The DRC indicator for various crops is shown in Table 2 and leads to the same conclusions as the protection indicator. Protection goes to crops that are not competitive. The DRC values for competitive activities such japonica rice, cabbage, green beans, tobacco, cotton, apples, and oranges are less than or close to one and clearly are smaller than those for most grains, oilseeds, and sugarcane. Most oilseeds and grain crops are protected and produced inefficiently in China, with the DRC value greater than one, with the notable exception of japonica rice. The results show that government policies on grain self-sufficiency lead to inefficient allocation of resources in Chinese agriculture and that there are significant differences in DRC values between the different types of rice, wheat, and corn. Japonica rice production is more competitive than early indica rice production. North wheat and north corn are produced more efficiently than south wheat.
China has limited arable land and an abundant labor force. These resource endowments give China a certain comparative advantage in labor-intensive goods in world markets. Labor-intensive crops, such as vegetables, tobacco, cotton, and fruits would be better suited for Chinese agriculture than grains. Among grain and oilseed crops, japonica rice has higher comparative advantage and late indica rice and north wheat have lower comparative "disadvantage" over the other crops in the group. Hence, China's grain self-sufficiency policy goes against its comparative advantage, except for japonica rice production.
Efficiency gains should result from the new grain policy that started in 1999, which promotes high-quality rice and wheat production and discourages low-quality rice and wheat production. Over 90 percent of exported rice is low-quality indica rice and only about 5 percent is high-quality japonica, which is produced mostly in Northeast and North China. Over the long term, however, the potential to increase the high-quality grain production likely will face increased water constraints. In the North China plain, both agricultural and nonagricultural uses have put high pressure on available water resources over the past 20 years, resulting in sharply cut river flows and reduced aquifer levels.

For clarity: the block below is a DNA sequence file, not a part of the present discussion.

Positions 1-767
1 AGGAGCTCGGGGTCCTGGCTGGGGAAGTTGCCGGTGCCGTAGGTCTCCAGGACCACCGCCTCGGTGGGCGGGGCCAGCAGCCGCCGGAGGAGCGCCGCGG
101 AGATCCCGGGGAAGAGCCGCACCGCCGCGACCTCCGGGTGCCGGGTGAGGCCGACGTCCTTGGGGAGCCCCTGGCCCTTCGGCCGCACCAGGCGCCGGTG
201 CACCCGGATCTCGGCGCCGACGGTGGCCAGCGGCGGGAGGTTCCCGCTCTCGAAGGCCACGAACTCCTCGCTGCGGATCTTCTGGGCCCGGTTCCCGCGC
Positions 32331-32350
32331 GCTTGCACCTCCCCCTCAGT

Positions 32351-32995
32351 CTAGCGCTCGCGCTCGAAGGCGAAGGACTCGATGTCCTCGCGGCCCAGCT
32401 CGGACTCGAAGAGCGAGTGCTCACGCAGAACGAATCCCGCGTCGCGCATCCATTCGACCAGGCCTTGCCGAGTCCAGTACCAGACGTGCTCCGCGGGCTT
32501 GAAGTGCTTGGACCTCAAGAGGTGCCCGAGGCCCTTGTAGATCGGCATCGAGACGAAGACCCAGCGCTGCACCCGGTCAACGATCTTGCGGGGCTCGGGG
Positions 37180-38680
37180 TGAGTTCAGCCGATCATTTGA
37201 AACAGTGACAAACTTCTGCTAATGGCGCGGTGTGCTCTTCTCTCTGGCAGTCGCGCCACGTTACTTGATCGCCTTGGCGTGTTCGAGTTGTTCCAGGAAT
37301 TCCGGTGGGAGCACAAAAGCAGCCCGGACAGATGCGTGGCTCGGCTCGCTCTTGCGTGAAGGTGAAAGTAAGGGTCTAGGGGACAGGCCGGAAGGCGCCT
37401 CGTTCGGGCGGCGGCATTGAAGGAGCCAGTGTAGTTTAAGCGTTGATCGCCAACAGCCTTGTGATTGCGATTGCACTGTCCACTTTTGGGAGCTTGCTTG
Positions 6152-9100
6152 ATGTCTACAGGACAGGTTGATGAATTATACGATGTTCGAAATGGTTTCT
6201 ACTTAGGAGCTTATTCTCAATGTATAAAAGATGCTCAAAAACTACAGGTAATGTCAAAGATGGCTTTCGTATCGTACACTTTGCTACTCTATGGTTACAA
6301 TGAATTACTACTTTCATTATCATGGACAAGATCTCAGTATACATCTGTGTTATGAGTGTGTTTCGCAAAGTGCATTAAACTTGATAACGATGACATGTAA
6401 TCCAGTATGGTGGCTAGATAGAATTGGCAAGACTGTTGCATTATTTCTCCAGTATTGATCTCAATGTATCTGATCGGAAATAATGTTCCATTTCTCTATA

The cotton case deserves an additional qualifier. Since 1996, China has expanded its production of cotton and has accumulated large stocks, which are reflected in expectations of low world prices. One can reasonably guess that the DRC for cotton evaluated at 1999 prices would be greater than one and that China would be ill advised to expand its cotton production further. Assessing this conjecture, however, requires data not yet available.
China's accession to the WTO will induce the eventual reduction and elimination of many policies distorting trade, production, and consumption of agricultural commodities that are inconsistent with WTO principles. Reducing domestic and trade distortions would realign relative costs to relative world prices; reduce the production of importables, such as grains and oilseeds; and promote the production of exportables, such as vegetables, fruits, tobacco, and cotton. Hence, with accession to the WTO, China's agricultural trade patterns would be expected to increase China's dependence on world grain and oilseed markets to satisfy domestic demand and to absorb its exportable agricultural production. China's current long-term grain self-sufficiency policy is costly, which suggests that access to the WTO would benefit China as well as the rest of the world.
For more information, see CARD working paper 99-WP 223, "Food Self-Sufficiency, Comparative Advantage, and Agricultural Trade: A Policy Analysis Matrix for Chinese Agriculture" by Cheng Fang and John Beghin, August 1999 (revised version October 2000).